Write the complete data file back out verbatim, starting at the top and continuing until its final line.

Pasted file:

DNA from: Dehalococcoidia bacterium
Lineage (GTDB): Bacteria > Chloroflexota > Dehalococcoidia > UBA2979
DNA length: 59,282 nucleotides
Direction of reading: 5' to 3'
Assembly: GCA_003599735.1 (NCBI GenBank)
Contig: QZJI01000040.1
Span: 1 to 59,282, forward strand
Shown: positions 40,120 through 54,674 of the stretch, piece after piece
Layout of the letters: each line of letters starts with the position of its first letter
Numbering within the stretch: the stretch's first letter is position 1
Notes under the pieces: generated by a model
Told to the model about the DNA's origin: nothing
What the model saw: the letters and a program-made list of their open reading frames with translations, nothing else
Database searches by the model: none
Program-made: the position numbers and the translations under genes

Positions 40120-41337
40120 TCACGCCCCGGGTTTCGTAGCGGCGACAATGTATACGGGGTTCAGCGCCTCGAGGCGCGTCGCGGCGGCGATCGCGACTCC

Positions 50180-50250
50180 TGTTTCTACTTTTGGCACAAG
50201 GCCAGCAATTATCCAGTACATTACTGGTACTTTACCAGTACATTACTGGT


DNA from: Dehalococcoidia bacterium
Lineage (GTDB): Bacteria > Chloroflexota > Dehalococcoidia > UBA2979
DNA length: 59,282 nucleotides
Direction of reading: 5' to 3'
Assembly: GCA_003599735.1 (NCBI GenBank)
Contig: QZJI01000040.1
Span: 1 to 59,282, forward strand
Shown: positions 40,120 through 54,674 of the stretch, piece after piece
Layout of the letters: each line of letters starts with the position of its first letter
Numbering within the stretch: the stretch's first letter is position 1
Notes under the pieces: generated by a model
Told to the model about the DNA's origin: nothing
What the model saw: the letters and a program-made list of their open reading frames with translations, nothing else
Database searches by the model: none
Program-made: the position numbers and the translations under genes

Positions 40120-41337
40120 TCACGCCCCGGGTTTCGTAGCGGCGACAATGTATACGGGGTTCAGCGCCTCGAGGCGCGTCGCGGCGGCGATCGCGACTCC

Positions 50180-50250
50180 TGTTTCTACTTTTGGCACAAG
50201 GCCAGCAATTATCCAGTACATTACTGGTACTTTACCAGTACATTACTGGT